We often talk about and advertise special months throughout the year that have significance in public health. September has been recognized as Preparedness Month and October has been recognized as Breast Cancer Awareness month. Both of these recognitions have special meaning for the Washington County Health Department.
Preparedness is part of our everyday life. We prepare for school, work, vacations, family visits. But do we think about emergencies and what we can do to be prepared as families and businesses? The Washington County Health Department has staff devoted to preparing for the public health needs of the community in public health emergencies. This staff was particularly busy last year as we faced the challenges associated with H1N1 influenza. They helped to organize reception of vaccine throughout the county, set up clinics in the schools and at the health department, and made sure that staff and volunteers were available to meet the demands of the immunization clinics. They also coordinated the delivery of emergency supplies necessary should Washington County have been overwhelmed with large numbers of ill individuals and no ready access to treatment. Our plans included providing necessary medication and equipment for patient management.
The preparedness plans for the Washington County Health Department are tested annually so that we are prepared to serve the community. Our current flu shot clinics serve are one way in which we can test our plans for delivery of services to residents of Washington County. We have been holding clinics at various locations throughout the county to determine where we can best serve the largest number of individuals and families and the number of staff needed to deliver these services. The drive-through clinics are especially important in testing how quickly we can set up and serve the public. They also allow for the separation of exposed or ill persons from the general public by confining families and individuals to vehicles and not crowded min a large room.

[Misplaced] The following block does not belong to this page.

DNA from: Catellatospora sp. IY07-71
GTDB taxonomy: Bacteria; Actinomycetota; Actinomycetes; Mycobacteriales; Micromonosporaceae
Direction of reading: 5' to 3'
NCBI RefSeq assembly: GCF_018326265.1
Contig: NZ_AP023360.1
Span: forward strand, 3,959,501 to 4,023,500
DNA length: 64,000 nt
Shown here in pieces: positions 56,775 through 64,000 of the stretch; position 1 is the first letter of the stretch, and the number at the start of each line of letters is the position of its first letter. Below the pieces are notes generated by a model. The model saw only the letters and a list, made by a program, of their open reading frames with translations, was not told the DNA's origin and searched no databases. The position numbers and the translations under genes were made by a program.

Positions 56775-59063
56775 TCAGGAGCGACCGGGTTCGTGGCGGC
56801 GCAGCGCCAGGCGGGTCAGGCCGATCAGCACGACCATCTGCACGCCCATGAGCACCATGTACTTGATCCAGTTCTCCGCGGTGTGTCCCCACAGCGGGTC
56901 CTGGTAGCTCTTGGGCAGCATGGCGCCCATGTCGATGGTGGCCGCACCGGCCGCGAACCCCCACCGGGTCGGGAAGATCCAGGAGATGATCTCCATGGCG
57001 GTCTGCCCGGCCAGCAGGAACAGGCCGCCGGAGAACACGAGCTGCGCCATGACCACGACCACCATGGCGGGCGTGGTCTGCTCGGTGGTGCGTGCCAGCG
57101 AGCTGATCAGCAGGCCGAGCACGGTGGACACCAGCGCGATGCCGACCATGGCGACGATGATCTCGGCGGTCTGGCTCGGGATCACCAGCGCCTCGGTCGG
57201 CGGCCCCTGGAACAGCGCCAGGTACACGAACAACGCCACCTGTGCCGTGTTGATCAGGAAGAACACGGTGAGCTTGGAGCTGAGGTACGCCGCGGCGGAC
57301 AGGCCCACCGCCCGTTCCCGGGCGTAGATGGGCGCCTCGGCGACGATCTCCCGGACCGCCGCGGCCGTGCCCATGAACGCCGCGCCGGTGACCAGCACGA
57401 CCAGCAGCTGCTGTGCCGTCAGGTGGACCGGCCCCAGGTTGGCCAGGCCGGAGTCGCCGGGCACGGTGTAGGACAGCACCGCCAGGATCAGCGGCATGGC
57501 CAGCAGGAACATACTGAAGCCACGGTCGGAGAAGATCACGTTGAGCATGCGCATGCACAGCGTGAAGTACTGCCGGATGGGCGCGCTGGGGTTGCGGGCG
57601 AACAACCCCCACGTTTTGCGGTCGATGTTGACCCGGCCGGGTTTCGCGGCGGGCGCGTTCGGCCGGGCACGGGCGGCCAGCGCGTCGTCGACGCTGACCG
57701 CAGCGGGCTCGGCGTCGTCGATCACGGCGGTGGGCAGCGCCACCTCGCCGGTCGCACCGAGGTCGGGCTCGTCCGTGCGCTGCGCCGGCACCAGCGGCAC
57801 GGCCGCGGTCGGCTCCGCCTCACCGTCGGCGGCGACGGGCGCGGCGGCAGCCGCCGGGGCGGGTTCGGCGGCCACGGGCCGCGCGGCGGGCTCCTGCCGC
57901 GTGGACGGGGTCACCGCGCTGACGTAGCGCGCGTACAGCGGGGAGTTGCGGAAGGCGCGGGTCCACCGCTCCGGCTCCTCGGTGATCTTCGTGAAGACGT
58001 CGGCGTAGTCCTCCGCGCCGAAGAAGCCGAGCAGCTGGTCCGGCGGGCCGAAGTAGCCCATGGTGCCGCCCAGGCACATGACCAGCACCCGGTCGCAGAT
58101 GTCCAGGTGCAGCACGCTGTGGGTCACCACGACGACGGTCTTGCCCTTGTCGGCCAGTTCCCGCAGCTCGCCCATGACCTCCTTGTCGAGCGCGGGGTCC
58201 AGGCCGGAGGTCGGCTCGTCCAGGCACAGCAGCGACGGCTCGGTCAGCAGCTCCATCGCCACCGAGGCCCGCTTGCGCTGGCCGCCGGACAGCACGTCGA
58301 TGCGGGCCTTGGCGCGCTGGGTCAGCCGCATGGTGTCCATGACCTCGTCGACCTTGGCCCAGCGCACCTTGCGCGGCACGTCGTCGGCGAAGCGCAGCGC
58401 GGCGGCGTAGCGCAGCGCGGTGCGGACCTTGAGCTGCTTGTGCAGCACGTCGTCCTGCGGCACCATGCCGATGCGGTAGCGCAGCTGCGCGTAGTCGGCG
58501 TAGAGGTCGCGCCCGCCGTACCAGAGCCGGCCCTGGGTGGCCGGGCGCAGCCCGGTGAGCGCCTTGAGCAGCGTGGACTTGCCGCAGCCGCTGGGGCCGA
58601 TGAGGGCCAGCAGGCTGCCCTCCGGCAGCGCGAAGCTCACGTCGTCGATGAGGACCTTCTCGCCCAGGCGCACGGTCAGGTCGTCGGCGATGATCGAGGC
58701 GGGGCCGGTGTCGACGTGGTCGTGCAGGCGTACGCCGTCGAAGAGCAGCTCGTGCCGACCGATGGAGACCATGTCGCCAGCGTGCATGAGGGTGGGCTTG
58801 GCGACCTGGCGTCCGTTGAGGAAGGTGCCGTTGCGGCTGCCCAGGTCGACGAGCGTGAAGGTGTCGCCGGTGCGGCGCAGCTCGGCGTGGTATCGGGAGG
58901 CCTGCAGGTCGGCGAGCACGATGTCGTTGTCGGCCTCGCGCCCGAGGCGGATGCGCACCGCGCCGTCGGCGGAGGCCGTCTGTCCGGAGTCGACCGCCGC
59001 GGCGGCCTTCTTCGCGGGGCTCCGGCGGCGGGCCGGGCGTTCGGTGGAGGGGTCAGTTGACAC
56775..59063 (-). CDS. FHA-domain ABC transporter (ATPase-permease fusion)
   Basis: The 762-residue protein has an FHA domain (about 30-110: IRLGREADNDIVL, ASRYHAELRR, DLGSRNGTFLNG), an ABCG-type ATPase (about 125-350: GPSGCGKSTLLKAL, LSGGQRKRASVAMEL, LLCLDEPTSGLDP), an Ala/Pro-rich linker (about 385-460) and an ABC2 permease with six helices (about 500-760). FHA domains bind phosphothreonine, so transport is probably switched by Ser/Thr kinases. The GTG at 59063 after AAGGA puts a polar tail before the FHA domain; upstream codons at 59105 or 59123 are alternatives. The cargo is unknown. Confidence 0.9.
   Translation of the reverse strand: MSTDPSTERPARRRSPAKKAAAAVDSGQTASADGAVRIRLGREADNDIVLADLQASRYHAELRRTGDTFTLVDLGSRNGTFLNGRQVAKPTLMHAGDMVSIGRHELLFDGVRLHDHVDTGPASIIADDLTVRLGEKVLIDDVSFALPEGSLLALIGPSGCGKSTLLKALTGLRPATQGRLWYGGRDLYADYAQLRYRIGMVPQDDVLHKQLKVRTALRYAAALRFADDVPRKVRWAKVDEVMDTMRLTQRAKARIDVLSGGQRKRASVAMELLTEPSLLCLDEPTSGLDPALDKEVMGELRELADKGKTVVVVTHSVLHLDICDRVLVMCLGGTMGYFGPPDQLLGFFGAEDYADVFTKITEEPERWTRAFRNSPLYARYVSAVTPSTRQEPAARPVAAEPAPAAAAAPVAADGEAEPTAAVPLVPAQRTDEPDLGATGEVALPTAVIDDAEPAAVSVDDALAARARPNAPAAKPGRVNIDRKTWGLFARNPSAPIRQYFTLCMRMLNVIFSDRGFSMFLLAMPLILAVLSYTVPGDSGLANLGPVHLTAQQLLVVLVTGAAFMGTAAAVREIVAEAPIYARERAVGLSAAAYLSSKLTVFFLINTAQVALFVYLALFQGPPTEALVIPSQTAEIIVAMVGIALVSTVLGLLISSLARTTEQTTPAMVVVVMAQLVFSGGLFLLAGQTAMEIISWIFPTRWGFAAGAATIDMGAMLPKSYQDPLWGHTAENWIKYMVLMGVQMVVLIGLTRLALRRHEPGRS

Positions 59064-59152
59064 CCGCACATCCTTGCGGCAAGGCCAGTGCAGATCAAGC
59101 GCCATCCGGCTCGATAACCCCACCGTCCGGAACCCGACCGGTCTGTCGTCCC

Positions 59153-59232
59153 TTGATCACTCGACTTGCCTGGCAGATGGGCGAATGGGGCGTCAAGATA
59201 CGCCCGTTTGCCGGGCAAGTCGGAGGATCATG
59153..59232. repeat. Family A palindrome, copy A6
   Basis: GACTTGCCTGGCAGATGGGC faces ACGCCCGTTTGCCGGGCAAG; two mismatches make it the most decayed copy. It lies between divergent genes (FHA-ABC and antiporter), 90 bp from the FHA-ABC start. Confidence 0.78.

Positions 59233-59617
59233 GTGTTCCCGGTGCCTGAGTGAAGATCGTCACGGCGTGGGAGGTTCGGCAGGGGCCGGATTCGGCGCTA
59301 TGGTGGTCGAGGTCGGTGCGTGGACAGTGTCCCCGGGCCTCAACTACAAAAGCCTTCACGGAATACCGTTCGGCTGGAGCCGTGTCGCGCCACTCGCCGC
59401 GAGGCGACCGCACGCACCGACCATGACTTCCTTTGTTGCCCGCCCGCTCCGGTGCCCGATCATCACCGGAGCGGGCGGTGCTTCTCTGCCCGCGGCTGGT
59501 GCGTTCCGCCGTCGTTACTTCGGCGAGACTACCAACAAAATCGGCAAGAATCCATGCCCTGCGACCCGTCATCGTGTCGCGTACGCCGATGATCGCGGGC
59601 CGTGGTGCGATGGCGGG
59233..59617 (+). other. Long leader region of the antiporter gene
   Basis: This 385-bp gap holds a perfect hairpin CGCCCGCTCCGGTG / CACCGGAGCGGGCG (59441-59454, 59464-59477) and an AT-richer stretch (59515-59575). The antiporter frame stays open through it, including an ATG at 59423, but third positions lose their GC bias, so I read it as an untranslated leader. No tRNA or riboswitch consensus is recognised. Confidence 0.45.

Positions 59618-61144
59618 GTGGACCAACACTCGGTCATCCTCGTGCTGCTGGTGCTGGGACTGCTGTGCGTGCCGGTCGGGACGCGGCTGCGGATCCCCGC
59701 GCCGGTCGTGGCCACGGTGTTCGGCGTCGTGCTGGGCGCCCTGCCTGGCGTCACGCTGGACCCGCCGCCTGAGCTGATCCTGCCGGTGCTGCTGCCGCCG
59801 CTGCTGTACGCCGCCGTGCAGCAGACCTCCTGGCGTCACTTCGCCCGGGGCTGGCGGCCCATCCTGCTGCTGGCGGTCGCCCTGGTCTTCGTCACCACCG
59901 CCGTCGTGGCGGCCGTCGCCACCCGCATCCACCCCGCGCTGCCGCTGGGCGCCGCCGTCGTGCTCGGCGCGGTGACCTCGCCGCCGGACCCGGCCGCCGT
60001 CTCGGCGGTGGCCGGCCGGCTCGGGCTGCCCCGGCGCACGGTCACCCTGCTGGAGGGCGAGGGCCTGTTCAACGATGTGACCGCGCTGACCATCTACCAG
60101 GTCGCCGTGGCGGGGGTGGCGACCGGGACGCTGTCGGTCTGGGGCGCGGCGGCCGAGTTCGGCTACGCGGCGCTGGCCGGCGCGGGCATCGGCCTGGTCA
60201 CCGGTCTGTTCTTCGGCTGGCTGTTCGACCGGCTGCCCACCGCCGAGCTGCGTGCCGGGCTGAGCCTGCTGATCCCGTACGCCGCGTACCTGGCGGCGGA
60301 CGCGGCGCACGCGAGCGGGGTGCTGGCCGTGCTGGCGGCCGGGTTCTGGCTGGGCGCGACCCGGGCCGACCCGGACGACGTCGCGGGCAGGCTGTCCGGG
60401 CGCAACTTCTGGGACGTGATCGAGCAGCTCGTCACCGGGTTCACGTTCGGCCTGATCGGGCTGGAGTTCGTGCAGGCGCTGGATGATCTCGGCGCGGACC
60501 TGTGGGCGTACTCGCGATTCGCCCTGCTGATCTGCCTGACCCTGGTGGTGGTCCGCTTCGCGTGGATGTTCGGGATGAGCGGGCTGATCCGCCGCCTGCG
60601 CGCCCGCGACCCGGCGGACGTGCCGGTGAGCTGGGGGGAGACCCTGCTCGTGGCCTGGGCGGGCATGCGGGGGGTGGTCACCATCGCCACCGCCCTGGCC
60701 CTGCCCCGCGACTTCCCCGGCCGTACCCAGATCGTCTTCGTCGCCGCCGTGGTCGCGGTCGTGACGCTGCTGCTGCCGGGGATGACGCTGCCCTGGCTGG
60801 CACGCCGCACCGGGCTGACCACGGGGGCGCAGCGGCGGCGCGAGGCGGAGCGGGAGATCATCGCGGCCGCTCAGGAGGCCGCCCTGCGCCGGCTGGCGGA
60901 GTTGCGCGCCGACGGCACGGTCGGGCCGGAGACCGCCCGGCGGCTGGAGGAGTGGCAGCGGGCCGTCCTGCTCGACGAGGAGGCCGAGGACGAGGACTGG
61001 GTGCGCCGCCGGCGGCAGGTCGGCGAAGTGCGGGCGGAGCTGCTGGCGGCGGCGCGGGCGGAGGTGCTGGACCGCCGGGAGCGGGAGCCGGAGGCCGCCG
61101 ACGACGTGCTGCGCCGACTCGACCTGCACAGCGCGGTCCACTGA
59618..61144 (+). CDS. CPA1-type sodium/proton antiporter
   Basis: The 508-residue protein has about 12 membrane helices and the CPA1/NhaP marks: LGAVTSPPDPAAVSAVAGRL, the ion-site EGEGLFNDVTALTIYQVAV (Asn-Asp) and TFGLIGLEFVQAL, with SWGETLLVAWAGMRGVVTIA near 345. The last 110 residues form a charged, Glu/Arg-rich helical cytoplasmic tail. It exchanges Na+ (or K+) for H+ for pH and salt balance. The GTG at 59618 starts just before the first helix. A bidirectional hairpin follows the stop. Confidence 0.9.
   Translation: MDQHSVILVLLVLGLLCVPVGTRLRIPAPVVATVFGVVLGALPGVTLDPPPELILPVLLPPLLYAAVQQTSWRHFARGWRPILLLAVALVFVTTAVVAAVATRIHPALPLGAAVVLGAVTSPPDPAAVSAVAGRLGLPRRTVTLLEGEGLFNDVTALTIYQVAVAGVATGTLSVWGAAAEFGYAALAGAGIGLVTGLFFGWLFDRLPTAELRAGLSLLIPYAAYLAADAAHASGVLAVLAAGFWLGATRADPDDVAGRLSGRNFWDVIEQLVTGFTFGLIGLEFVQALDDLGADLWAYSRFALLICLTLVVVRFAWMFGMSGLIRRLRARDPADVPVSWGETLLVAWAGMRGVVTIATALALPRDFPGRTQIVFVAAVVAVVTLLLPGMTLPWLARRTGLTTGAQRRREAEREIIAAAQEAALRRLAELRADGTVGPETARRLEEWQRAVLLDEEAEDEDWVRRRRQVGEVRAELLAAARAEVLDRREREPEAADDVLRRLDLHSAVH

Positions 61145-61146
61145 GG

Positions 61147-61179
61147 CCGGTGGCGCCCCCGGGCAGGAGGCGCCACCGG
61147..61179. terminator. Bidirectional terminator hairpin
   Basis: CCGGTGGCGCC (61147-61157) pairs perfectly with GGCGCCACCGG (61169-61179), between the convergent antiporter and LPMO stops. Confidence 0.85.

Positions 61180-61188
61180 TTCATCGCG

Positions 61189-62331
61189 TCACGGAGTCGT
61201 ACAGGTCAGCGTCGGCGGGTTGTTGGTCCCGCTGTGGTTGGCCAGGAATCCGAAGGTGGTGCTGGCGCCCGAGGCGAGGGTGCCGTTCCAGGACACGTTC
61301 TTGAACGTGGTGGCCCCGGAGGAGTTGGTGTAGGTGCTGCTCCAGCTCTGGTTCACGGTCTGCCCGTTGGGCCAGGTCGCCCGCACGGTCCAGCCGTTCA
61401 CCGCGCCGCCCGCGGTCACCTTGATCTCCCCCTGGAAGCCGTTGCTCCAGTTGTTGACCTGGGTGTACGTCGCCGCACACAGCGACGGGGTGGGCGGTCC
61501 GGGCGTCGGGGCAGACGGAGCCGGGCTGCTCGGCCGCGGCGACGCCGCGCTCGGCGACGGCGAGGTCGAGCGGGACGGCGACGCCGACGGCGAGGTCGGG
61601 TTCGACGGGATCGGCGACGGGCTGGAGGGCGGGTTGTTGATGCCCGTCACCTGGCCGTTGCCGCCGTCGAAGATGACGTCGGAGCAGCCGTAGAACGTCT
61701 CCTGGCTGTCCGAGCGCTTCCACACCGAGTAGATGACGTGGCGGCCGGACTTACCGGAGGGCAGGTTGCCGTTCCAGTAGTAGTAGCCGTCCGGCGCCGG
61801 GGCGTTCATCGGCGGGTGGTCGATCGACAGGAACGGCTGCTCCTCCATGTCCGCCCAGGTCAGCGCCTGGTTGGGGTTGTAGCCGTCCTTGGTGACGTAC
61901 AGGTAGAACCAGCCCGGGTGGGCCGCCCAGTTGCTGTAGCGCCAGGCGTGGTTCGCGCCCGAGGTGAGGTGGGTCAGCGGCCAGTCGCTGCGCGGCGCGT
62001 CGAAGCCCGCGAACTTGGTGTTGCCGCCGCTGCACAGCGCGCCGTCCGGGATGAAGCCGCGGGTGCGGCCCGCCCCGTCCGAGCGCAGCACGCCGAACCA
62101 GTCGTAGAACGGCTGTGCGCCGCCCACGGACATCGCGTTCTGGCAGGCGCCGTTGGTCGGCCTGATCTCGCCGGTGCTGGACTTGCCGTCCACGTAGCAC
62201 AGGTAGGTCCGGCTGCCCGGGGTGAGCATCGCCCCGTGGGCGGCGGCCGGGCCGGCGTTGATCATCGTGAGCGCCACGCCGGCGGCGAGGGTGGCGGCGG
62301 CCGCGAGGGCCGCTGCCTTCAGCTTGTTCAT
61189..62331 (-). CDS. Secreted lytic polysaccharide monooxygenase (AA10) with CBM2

We work closely with the hospitals, Washington County EMA, Red Cross, civic groups and other partners in making sure that we are ready to respond to any event in which the public's health is threatened. We also recruit area medical volunteers to help should we need to provide additional medical response in an outbreak emergency situation. If you are interested in volunteering, please contact the Health Department for information about the Medical Reserve Corps.
Families, too, need to think about preparedness. Do you have a plan for evacuation if your home is threatened by manmade or natural disasters? Do you know what medications you need and have available? Do you have a meeting place for family members should an event occur? Do you have plans that include family pets? The Washington County Health Department has information available to the public on planning for such emergencies. Please contact us at 374-2782 or visit our web site at washco-ohhealth.org.
October, Breast Cancer Awareness Month, is a good time to remind you of the very real threat to women (and a small number of men) of potential occurrence of breast cancer. Regular checkups and routine mammograms are recommended for early detection of breast cancer. Check with you physician if you are due for a routine screening. Think Pink.
As we move on throughout the rest of the year, you will hear more of other designated days and months. The Washington County Health Department will use these messages to provide the information to you of various topics of public health importance. Please let us know if you would like more information on any of these topics and we will try to provide answers. WE are a department prepared to provide for the public health needs of Washington County.
Kathleen Meckstroth is executive director of the Washington County Health Department, 342 Muskingum Drive, Marietta.